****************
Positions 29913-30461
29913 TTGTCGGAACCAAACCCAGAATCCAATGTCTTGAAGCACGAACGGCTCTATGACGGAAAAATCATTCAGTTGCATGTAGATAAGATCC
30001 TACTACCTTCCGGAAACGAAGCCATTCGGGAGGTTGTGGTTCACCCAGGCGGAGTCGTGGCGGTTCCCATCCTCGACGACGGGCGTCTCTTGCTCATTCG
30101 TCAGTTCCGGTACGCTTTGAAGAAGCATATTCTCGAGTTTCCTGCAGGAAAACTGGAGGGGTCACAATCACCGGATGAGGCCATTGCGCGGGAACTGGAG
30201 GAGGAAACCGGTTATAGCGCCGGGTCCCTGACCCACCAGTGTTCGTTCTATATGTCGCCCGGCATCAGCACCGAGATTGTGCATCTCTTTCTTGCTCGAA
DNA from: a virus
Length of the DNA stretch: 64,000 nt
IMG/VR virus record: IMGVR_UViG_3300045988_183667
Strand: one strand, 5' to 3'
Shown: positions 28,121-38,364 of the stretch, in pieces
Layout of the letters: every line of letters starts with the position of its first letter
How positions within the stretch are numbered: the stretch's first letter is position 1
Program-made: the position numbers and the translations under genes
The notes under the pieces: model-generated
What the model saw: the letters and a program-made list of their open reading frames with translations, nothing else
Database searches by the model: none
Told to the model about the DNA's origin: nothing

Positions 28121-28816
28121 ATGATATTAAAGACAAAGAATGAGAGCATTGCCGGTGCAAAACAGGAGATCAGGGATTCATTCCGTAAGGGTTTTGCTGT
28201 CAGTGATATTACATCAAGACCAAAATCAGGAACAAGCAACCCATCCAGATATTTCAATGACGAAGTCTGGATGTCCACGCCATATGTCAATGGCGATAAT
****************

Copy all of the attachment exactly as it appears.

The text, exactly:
Positions 29913-30461
29913 TTGTCGGAACCAAACCCAGAATCCAATGTCTTGAAGCACGAACGGCTCTATGACGGAAAAATCATTCAGTTGCATGTAGATAAGATCC
30001 TACTACCTTCCGGAAACGAAGCCATTCGGGAGGTTGTGGTTCACCCAGGCGGAGTCGTGGCGGTTCCCATCCTCGACGACGGGCGTCTCTTGCTCATTCG
30101 TCAGTTCCGGTACGCTTTGAAGAAGCATATTCTCGAGTTTCCTGCAGGAAAACTGGAGGGGTCACAATCACCGGATGAGGCCATTGCGCGGGAACTGGAG
30201 GAGGAAACCGGTTATAGCGCCGGGTCCCTGACCCACCAGTGTTCGTTCTATATGTCGCCCGGCATCAGCACCGAGATTGTGCATCTCTTTCTTGCTCGAA
DNA from: a virus
Length of the DNA stretch: 64,000 nt
IMG/VR virus record: IMGVR_UViG_3300045988_183667
Strand: one strand, 5' to 3'
Shown: positions 28,121-38,364 of the stretch, in pieces
Layout of the letters: every line of letters starts with the position of its first letter
How positions within the stretch are numbered: the stretch's first letter is position 1
Program-made: the position numbers and the translations under genes
The notes under the pieces: model-generated
What the model saw: the letters and a program-made list of their open reading frames with translations, nothing else
Database searches by the model: none
Told to the model about the DNA's origin: nothing

Positions 28121-28816
28121 ATGATATTAAAGACAAAGAATGAGAGCATTGCCGGTGCAAAACAGGAGATCAGGGATTCATTCCGTAAGGGTTTTGCTGT
28201 CAGTGATATTACATCAAGACCAAAATCAGGAACAAGCAACCCATCCAGATATTTCAATGACGAAGTCTGGATGTCCACGCCATATGTCAATGGCGATAAT